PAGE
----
Last updated on July 6th, 2022 at 06:44 AM
The sun is shining, you’re lying on a lounger by the sea, nose buried in an unputdownable novel, hand clutching a cool beverage, while the kids laugh and frolic nearby…
That’s how we might envision the perfect family holiday, yet the reality is often rather different.
After lugging mountains of toys, towels, snacks, sun-cream and the million of beach essentials, you’re wedged in amongst hordes of other holidaymakers, miles from the sea, and your little darlings are already rowing about who gets to play on the bodyboard first.
Holidays are supposed to be about rest and relaxation for all the family, but do the parents of small children ever really get a break?
“I’m sure most people will agree that holidays with children are very different to the holidays they had pre-children,” says Georgina Durrant, author of 100 Ways Your Child Can Learn Through Play.
“If you’ve not got the luxury of a live-in nanny or hands-on grandparents who can come along to help, then you’re unlikely to be able to spend hours lounging on a deckchair in the sun.”
But there are ways to help make sure mums, dads and guardians get some ‘me time’ on holiday as well, and don’t come home more exhausted than when they left.
“Once you embrace this new holiday reality,” says Durrant, “a trip with the children can be just as much fun, if not more fun – just in a slightly noisier and more chaotic way!”
Travelling with tots
Even a short flight means lots of waiting time at the airport, while long car journeys can leave children feeling bored and grumpy.
“There’s going to be tricky time, but have lots of activities up your sleeve ready to make it fun for everyone,” Durrant suggests.
“Pack in your hand luggage activities they can do on the flight (colouring, cards, drawing, reading) and have a think beforehand of some play-based activities/games they can do whilst sitting still.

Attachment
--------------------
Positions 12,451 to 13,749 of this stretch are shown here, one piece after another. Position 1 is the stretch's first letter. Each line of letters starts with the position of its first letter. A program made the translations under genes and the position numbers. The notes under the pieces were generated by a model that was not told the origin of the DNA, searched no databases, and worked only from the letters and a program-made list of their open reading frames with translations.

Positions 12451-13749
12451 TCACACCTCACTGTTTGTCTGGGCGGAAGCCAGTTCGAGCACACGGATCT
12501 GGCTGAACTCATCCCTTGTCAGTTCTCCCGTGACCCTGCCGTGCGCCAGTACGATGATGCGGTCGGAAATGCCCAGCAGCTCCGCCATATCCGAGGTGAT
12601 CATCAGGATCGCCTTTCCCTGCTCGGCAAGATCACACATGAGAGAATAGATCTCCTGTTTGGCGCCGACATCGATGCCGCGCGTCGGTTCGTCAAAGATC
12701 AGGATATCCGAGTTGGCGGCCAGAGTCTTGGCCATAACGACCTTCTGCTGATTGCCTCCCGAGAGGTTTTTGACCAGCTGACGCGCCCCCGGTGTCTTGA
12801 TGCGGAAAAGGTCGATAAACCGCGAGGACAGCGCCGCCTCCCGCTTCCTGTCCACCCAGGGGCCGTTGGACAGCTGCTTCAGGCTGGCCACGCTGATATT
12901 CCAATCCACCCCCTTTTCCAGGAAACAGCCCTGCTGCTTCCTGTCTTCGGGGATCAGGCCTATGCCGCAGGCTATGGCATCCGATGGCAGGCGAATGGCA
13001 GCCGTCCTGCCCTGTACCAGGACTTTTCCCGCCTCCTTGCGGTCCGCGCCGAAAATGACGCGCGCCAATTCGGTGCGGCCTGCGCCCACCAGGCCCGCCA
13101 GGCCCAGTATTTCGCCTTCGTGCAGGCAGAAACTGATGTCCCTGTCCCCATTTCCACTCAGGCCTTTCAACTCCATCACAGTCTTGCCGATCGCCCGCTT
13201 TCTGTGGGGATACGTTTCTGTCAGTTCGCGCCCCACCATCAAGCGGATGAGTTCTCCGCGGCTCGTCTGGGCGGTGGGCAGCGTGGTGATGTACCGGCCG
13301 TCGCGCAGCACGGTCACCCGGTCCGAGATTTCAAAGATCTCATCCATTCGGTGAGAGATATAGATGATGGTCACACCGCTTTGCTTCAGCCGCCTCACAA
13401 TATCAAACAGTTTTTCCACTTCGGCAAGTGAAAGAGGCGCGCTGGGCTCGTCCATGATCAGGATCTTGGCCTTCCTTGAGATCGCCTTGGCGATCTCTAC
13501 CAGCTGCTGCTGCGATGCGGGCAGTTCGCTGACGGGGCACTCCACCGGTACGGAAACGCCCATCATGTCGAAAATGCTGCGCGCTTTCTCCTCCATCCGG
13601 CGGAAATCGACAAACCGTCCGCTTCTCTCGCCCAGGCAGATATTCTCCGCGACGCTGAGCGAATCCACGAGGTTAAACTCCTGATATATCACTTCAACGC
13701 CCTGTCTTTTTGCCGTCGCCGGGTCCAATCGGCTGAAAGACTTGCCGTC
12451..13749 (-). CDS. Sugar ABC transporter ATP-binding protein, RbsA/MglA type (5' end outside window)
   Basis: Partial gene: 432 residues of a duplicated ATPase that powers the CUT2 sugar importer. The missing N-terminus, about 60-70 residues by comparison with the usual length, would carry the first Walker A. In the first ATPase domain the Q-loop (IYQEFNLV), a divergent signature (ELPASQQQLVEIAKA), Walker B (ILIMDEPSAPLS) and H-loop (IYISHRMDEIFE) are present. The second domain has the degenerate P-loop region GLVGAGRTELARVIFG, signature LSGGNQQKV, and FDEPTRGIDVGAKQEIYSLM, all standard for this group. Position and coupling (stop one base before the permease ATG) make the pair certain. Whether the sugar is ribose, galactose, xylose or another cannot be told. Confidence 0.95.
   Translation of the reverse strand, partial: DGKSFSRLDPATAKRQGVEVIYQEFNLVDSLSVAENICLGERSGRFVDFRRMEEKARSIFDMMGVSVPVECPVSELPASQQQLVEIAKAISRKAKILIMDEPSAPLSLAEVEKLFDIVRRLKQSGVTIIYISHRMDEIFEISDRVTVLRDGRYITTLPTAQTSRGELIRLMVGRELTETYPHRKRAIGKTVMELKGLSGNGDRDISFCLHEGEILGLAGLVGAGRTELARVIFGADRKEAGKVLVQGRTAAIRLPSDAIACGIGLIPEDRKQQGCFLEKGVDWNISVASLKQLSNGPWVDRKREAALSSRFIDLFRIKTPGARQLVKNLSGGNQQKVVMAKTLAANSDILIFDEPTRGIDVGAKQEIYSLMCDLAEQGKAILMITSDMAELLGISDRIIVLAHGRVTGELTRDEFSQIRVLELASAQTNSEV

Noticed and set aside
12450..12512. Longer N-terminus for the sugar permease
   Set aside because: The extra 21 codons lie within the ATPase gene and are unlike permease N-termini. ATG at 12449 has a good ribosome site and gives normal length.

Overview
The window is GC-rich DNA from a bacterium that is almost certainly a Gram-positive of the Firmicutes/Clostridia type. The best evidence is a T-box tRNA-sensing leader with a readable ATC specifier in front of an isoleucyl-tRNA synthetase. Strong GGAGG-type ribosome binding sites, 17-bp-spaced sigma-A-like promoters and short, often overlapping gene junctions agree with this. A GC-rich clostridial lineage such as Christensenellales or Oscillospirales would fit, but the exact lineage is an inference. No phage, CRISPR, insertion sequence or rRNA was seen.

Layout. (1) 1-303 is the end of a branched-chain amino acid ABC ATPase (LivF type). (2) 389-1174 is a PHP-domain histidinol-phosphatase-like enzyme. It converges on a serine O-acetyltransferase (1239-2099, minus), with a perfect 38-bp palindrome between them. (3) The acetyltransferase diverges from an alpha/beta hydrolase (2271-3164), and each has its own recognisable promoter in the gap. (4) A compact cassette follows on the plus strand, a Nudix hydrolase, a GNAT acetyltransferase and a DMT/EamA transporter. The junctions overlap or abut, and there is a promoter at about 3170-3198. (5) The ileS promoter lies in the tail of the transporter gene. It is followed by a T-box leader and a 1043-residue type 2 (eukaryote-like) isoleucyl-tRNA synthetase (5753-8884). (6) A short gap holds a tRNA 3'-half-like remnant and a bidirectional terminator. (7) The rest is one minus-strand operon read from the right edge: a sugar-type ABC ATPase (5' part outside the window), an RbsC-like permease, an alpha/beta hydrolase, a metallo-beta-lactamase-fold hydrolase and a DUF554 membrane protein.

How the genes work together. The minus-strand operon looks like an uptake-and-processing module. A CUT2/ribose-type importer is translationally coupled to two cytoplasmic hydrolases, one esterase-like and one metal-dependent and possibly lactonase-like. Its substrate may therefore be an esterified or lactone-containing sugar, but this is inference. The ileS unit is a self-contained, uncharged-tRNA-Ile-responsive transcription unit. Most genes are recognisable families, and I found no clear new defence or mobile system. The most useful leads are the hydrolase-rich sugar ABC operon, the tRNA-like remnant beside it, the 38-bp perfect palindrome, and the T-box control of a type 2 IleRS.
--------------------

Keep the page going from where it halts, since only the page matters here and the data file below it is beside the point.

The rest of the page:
“For example, things like playing ‘sound bingo’, where you write or draw six things on a piece of paper that you might hear on the plane. It could be ‘people talking’, ‘some music’, ‘the food trolley’ etc, and you all have to listen really carefully and tick off each one when you hear it. First person to tick off all six of theirs wins.”
Share the load
For couples, ‘tag team parenting’ is a great way to split the childcare load and make sure each parent gets some chill time.
“Don’t make a chart,” Durrant says, “but loosely plan that you’re going to perhaps alternate between you and your partner who is getting the lie-in and who isn’t each day, or when you both get an afternoon to yourselves whilst the other one takes the children out.”
Frame it to the children as ‘special time’ with one parent – that way they don’t feel like you’re wanting a break from them, she adds. “And make sure to factor in some family time with all of you too, as that’s what holidays with kids are all about.”
If you’ve got friends or family members on the holiday with you, ask if they could babysit so you can plan a date night with your partner.
“Sleep and the change in routine is another aspect that can be tricky on holidays,” says Durrant. “Often in hot weather, children find it harder to go to sleep early and the change in routine and environment might mean that a toddler that still normally has a nap, skips it for the holidays.”
If you can stick to your usual bedtime routine with the children, great – but don’t stress too much if it all goes out the window when you’re away.
Durrant recommends: “Taking home comforts like their favourite blanket or soft toy might help, helping to make sure they are cool enough before bed too. But remember you’re on holiday, don’t get too worried about their official bedtime. A couple of later nights on holiday isn’t likely to do them any harm.”
Sun, sea and swimming pools bring with them additional safety risks, which can add to the stress for parents.
“Stick to a good routine with sun-cream, so you know when you’ve applied it and when they need more – make it a bit of a game with them and not a chore,”
Durrant says. “Dress them in cool clothing with a sun hat and keep them out of the sunshine during the peak hot part of the day – maybe try and persuade them to have a siesta at lunchtime.”
As for pool and seaside safety, she advises: “Always make sure you’re supervising them and have them within reach by the pool or any open water. Make sure they are aware of the rules around being near the water and ensure whoever is supervising them can keep them safe.”